Q: Do you consider yourself to be a rebel?
A: No, I don’t. I consider myself an advocate of only doing things to create value. I question the value that certain systems and processes have. This can sometimes mean re-evaluating long held practices, most of which stem from good intentions. For example, I get concerned that a lot of theories of engagement ignore job design. They focus too much on things like flexibility and miss the importance of job design in actually providing individuals with satisfaction in their work. The goal is the right one, but the process is wrong.
Q: What is Job Design?
A: Job design is a term that describes the way the work that an individual is doing ‘works’. In lots of jobs, it’s clear what an employee has to deliver, but not how to deliver it. Roadblocks and obstacles can prevent employees from delivering value, and often individuals have to create work arounds to avoid the pitfalls of poor job design. This can lead to them being unable to deliver what they need to, and tasks taking longer than they should.
Q: What is the effect of poor Job design on individuals?
A: Poor job design can be demoralising and stressful for employees. It often leads to increased absences, and poor retention of staff. People feel dispirited; they have very low motivation for their job and as a result, they’re less efficient.
Q: What effect does that have on an organisation as a whole?
A: Poor job design means that the cost of staff is high. Results are slower and productivity is low. Organisations often try to increase recruitment to address this issue, without addressing the core problem. This results in an even higher proportion of employees working in poorly designed jobs.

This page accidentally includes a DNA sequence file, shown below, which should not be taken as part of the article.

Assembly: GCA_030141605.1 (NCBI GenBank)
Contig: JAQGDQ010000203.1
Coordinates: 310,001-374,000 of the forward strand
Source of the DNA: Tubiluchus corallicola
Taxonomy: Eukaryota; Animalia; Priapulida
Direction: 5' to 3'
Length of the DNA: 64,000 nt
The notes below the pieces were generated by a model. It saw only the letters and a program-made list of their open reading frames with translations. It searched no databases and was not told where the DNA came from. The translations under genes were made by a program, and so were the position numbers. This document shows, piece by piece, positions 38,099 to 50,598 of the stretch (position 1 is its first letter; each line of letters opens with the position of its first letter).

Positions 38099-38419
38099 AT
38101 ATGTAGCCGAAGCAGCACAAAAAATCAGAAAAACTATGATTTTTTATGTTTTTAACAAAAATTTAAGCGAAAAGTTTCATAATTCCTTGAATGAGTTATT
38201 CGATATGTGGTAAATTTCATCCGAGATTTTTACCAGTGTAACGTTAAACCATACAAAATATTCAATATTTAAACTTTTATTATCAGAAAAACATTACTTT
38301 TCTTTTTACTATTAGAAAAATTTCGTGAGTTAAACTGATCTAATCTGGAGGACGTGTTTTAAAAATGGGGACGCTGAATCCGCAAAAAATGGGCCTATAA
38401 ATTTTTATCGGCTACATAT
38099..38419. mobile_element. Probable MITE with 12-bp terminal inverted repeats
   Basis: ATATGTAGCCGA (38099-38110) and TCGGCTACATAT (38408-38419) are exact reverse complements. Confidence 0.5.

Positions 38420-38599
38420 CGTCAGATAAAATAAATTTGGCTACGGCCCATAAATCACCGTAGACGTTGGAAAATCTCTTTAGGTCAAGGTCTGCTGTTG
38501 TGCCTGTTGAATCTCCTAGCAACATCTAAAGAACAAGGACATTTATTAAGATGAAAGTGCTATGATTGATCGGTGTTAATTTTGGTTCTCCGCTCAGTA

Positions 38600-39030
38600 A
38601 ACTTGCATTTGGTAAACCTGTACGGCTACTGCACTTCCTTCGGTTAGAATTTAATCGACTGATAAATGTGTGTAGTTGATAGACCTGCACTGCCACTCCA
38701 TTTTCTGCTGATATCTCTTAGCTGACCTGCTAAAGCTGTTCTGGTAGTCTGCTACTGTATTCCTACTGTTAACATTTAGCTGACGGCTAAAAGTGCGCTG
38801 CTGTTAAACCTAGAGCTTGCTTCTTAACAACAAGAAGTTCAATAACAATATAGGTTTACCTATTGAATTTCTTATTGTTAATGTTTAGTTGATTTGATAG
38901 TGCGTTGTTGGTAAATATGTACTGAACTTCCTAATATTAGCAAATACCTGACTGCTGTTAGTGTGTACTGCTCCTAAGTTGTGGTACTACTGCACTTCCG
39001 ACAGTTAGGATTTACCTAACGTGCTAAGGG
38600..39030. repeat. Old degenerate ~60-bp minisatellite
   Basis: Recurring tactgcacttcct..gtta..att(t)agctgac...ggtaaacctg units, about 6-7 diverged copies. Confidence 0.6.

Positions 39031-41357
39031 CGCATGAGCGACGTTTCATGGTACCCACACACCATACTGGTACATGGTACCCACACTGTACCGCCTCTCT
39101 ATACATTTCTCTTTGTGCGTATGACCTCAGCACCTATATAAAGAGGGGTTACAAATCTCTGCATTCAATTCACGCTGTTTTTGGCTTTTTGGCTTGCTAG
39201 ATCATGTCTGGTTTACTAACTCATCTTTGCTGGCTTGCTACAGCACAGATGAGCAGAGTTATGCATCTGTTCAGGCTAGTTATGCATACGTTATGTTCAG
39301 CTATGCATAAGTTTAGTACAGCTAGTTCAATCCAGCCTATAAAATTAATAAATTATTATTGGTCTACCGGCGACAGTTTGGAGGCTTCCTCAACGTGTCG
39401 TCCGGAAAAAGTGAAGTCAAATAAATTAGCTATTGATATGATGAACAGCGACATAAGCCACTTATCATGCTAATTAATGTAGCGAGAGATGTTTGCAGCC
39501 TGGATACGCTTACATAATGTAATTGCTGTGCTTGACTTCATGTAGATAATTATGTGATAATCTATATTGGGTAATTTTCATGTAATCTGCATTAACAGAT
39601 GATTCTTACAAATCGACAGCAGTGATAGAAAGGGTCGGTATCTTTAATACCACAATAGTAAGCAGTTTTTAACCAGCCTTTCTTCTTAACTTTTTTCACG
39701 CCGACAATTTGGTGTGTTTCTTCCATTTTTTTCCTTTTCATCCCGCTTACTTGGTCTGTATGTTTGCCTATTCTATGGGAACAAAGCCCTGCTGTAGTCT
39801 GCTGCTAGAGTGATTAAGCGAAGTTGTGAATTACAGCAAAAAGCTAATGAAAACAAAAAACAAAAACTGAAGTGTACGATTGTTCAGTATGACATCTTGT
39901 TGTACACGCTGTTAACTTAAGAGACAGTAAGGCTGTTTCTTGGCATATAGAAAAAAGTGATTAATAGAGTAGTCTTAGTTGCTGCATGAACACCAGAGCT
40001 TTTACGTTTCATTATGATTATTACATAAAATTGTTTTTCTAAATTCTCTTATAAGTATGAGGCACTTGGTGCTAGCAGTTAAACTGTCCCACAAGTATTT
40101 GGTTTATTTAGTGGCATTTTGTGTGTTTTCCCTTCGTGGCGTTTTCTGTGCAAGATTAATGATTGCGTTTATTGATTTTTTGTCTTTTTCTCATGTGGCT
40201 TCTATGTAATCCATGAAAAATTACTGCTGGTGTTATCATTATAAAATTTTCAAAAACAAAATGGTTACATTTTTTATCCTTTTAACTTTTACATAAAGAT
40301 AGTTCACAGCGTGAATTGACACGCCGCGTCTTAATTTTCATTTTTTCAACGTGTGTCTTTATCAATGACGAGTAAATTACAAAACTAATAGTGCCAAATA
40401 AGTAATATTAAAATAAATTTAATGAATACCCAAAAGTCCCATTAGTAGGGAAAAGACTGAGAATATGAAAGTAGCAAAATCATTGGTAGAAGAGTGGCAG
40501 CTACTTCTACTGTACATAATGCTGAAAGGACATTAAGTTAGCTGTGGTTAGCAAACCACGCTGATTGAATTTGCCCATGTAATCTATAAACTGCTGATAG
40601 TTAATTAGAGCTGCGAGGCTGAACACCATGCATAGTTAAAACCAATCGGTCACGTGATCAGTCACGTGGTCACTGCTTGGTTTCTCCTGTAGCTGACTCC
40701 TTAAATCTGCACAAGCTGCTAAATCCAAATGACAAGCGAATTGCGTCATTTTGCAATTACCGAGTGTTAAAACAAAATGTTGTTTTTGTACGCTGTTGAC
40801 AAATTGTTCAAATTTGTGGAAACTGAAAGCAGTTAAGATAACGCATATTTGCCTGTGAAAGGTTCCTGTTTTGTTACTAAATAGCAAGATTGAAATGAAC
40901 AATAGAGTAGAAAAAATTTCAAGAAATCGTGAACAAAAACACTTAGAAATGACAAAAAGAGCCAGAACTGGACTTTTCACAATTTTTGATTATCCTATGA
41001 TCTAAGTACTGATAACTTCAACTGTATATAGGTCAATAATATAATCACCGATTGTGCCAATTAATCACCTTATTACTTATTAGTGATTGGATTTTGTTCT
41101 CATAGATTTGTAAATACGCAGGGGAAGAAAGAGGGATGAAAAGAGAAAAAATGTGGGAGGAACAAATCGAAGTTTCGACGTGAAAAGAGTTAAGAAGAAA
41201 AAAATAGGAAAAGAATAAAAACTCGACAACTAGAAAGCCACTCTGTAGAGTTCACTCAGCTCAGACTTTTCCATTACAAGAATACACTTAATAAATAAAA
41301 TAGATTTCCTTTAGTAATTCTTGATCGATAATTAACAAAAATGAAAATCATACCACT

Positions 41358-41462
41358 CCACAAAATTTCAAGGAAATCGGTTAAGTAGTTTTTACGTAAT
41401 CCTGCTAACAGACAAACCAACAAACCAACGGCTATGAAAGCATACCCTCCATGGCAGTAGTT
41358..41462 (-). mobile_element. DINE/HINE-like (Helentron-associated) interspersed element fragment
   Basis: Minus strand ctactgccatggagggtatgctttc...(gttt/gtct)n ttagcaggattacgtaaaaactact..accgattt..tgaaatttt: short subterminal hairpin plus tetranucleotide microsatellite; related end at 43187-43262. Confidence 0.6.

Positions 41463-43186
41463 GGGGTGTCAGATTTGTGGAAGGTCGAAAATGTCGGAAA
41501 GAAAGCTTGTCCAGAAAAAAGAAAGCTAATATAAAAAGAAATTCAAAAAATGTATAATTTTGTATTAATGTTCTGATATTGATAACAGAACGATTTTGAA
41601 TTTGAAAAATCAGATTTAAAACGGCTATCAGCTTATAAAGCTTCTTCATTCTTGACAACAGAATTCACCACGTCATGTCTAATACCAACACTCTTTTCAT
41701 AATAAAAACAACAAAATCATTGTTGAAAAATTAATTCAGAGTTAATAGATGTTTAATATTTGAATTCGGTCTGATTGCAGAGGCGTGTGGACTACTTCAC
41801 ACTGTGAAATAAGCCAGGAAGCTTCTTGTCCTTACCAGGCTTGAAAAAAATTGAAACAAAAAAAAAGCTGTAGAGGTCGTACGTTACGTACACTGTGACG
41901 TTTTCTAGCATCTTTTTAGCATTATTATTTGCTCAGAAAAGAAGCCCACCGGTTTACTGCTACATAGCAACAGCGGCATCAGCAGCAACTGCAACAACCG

Q: Where can organisations begin to try and resolve their issues with job design?
A: In order to create well designed, enjoyable jobs, you have to redesign the system in collaboration with staff. They know the hassles and obstacles that they face in their work. At Quo-Change, we support organisations to make these changes using a 4D transformation model based on Systems Thinking. Beginning with diagnosis, we study the problem from the perspective of end-users to identify what the purpose of the work is for the customer. Then we encourage organisations to ask ‘does this job design deliver that?’. If not, we help organisations to redesign their system in the next phase of the transformation model.
Q: What can leaders do to promote changes to job design?
A: Be close to the work. Don’t accept reports or updates from other people; get involved with staff to find out about the daily hassles and inconveniences the system causes, both for employees and customers. When leaders really get in touch with the struggles their staff face, we often find them saying ‘I didn’t realise this was so painful’. It’s only once you properly understand the core problem that you can start to solve it. At Quo-Change we run scoping exercises with new clients to help them achieve that realisation. We find that it’s a really valuable process in helping leaders identify the problems with their system for themselves. I’d encourage any leader struggling with job design to get in touch about an initial scoping exercise.
Q: What are the benefits of good job design?
A: You create satisfying work for people; being able to serve customers more effectively is rewarding, and staff experience more appreciation for the work that they do. People’s potential emerges; they have the capacity to think and solve problems for themselves. Organisations see more innovation in solving problems and making improvements.
Q: What’s your top tip for leaders who are trying to make changes?
A: Experiment on a small scale at first, and assess the impact. Don’t guess, measure. If it works, then you can make a permanent change.